Is it a literature review? One could easily confuse the book for this as there are hundreds of references to various papers and publications all through the book. Several chapters are written in such a style that it goes from a paragraph from one paper, into a paragraph from another and so on (check out p. 128 for example, or p. 389, or randomly open to nearly any page). By reading any chapter completely you are left with a melange of disparate and unconnected thoughts about many different aspects of user interfaces, most that have nothing much to do with design or with one another. Here the author must be trying to soothe his own insecurity that he has enough knowledge to write a book about UI.
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Format: Hardcover
A text search of Amazon.com using `User Interface' returns this book as the first choice. So I bought it. I also thought Schneiderman would be a good case study because people who bought his book also bought Jakob Nielsen's Usability Engineering. I just hoped after 638 pages I wouldn't be left with the conclusion, "I like top navigation and left-side navigation."
This book is presented as a textbook and some people may have a problem with this approach. The fact is most of the people studying User Interface are PhDs and they need to sell these things to their students so they can continue making their bar tab in the faculty lounge.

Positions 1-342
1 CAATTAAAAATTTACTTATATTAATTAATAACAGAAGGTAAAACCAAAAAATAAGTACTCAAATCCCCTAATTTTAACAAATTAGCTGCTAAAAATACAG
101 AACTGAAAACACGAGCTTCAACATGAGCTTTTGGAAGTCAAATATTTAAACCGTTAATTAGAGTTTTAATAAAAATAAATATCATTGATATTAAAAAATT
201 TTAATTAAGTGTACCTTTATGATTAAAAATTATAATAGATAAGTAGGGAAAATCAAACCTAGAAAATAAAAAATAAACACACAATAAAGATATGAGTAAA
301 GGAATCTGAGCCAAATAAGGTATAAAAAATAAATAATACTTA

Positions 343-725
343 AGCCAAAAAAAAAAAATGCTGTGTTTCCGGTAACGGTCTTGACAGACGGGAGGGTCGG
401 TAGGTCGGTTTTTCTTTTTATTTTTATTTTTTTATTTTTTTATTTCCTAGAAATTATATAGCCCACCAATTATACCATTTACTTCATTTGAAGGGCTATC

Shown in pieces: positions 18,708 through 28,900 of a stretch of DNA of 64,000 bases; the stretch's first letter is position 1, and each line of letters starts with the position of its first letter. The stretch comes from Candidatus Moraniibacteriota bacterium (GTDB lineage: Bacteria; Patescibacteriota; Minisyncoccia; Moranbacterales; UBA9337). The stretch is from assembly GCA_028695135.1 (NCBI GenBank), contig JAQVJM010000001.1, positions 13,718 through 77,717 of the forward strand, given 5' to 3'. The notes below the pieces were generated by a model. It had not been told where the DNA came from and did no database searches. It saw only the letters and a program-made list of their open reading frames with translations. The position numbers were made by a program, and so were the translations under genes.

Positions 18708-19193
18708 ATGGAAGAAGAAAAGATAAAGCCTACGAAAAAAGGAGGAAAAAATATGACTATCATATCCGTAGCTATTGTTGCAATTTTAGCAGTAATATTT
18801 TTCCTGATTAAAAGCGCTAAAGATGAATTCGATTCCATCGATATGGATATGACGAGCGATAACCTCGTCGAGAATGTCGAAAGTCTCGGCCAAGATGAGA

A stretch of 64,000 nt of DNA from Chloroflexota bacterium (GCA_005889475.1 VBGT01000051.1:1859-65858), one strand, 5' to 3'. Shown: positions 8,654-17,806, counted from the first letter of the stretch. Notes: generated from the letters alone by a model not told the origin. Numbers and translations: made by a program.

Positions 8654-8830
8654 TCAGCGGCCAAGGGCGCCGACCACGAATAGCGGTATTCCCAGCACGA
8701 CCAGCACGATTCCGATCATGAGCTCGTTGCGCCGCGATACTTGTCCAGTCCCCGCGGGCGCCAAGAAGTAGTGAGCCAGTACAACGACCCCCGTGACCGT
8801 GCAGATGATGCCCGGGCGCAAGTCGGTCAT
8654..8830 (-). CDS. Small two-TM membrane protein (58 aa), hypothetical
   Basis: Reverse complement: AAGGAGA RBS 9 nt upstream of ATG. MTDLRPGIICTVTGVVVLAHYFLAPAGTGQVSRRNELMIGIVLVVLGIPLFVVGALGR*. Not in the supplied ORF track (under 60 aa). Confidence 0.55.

`Designing the User Interface' covers as much human-computer interaction as you could hope to fit in a textbook. You may be left wondering why anyone would bother writing a book about the same subject again. It's already covered. Unfortunately, most of the textbook will be too `academic' for our purposes. If you want to know about computer science, psychology, information science, business systems, education technology, communications arts, media studies, technical writing, research agendas, you'll find it. But just flip to the obvious throw-in Chapter 16, titled: hypermedia and the worldwide web on page 551. That's what I did. In fact, the other obvious throw-in titled `Afterward' has some great sections such as `Ten Plagues of the Information Age' and `Between Hope and Fear.' Shneiderman waxes philosophical here on the big picture of human-computer interaction. He covers subjects such as universal access, fear of technology, professional responsibilities, alienation, unemployment and displacement.
My personal viewpoint is that text is much a part of user interface as graphics and navigation.